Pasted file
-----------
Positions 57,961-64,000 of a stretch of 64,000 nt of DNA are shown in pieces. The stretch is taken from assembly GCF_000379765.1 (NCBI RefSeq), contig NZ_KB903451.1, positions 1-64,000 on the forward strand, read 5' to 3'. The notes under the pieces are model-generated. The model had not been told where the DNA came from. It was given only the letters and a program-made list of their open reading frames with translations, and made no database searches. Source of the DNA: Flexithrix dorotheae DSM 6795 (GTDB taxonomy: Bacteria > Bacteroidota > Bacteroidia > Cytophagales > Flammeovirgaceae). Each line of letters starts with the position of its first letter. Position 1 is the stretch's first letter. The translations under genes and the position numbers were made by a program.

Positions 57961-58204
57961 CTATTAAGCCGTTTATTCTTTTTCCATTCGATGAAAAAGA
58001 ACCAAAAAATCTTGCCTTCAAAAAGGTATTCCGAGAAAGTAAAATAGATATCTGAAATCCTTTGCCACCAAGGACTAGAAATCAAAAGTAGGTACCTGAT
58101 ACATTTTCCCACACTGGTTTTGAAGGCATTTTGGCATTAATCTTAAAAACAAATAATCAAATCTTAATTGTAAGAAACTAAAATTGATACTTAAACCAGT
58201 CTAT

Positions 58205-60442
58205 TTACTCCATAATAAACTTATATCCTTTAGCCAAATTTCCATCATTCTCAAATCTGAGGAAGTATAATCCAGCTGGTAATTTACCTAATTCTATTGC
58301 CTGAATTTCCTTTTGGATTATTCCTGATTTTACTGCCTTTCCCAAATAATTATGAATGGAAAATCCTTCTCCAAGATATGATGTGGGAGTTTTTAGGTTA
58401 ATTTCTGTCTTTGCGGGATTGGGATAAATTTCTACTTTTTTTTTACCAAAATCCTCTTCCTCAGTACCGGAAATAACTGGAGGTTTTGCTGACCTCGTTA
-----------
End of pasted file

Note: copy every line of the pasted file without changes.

Positions 57,961-64,000 of a stretch of 64,000 nt of DNA are shown in pieces. The stretch is taken from assembly GCF_000379765.1 (NCBI RefSeq), contig NZ_KB903451.1, positions 1-64,000 on the forward strand, read 5' to 3'. The notes under the pieces are model-generated. The model had not been told where the DNA came from. It was given only the letters and a program-made list of their open reading frames with translations, and made no database searches. Source of the DNA: Flexithrix dorotheae DSM 6795 (GTDB taxonomy: Bacteria > Bacteroidota > Bacteroidia > Cytophagales > Flammeovirgaceae). Each line of letters starts with the position of its first letter. Position 1 is the stretch's first letter. The translations under genes and the position numbers were made by a program.

Positions 57961-58204
57961 CTATTAAGCCGTTTATTCTTTTTCCATTCGATGAAAAAGA
58001 ACCAAAAAATCTTGCCTTCAAAAAGGTATTCCGAGAAAGTAAAATAGATATCTGAAATCCTTTGCCACCAAGGACTAGAAATCAAAAGTAGGTACCTGAT
58101 ACATTTTCCCACACTGGTTTTGAAGGCATTTTGGCATTAATCTTAAAAACAAATAATCAAATCTTAATTGTAAGAAACTAAAATTGATACTTAAACCAGT
58201 CTAT

Positions 58205-60442
58205 TTACTCCATAATAAACTTATATCCTTTAGCCAAATTTCCATCATTCTCAAATCTGAGGAAGTATAATCCAGCTGGTAATTTACCTAATTCTATTGC
58301 CTGAATTTCCTTTTGGATTATTCCTGATTTTACTGCCTTTCCCAAATAATTATGAATGGAAAATCCTTCTCCAAGATATGATGTGGGAGTTTTTAGGTTA
58401 ATTTCTGTCTTTGCGGGATTGGGATAAATTTCTACTTTTTTTTTACCAAAATCCTCTTCCTCAGTACCGGAAATAACTGGAGGTTTTGCTGACCTCGTTA